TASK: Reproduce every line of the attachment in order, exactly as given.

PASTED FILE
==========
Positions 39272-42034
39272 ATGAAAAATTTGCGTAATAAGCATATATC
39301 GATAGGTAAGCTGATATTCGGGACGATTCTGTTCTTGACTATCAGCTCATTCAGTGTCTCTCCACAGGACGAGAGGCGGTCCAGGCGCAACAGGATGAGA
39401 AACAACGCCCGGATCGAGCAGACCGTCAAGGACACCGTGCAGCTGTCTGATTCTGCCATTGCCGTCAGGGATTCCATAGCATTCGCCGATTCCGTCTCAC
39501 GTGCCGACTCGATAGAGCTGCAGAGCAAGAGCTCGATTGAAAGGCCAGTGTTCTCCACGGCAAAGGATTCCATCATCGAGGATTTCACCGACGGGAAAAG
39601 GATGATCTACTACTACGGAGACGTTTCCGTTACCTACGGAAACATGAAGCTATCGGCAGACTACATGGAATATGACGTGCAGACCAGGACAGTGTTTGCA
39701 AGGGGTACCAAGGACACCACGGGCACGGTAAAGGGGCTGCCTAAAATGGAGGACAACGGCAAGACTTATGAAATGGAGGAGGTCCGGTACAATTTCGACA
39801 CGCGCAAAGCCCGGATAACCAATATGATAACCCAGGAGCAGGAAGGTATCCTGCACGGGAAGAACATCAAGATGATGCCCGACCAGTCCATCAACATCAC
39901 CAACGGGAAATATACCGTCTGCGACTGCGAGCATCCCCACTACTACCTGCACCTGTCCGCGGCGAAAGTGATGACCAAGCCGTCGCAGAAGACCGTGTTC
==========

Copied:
Positions 39272-42034
39272 ATGAAAAATTTGCGTAATAAGCATATATC
39301 GATAGGTAAGCTGATATTCGGGACGATTCTGTTCTTGACTATCAGCTCATTCAGTGTCTCTCCACAGGACGAGAGGCGGTCCAGGCGCAACAGGATGAGA
39401 AACAACGCCCGGATCGAGCAGACCGTCAAGGACACCGTGCAGCTGTCTGATTCTGCCATTGCCGTCAGGGATTCCATAGCATTCGCCGATTCCGTCTCAC
39501 GTGCCGACTCGATAGAGCTGCAGAGCAAGAGCTCGATTGAAAGGCCAGTGTTCTCCACGGCAAAGGATTCCATCATCGAGGATTTCACCGACGGGAAAAG
39601 GATGATCTACTACTACGGAGACGTTTCCGTTACCTACGGAAACATGAAGCTATCGGCAGACTACATGGAATATGACGTGCAGACCAGGACAGTGTTTGCA
39701 AGGGGTACCAAGGACACCACGGGCACGGTAAAGGGGCTGCCTAAAATGGAGGACAACGGCAAGACTTATGAAATGGAGGAGGTCCGGTACAATTTCGACA
39801 CGCGCAAAGCCCGGATAACCAATATGATAACCCAGGAGCAGGAAGGTATCCTGCACGGGAAGAACATCAAGATGATGCCCGACCAGTCCATCAACATCAC
39901 CAACGGGAAATATACCGTCTGCGACTGCGAGCATCCCCACTACTACCTGCACCTGTCCGCGGCGAAAGTGATGACCAAGCCGTCGCAGAAGACCGTGTTC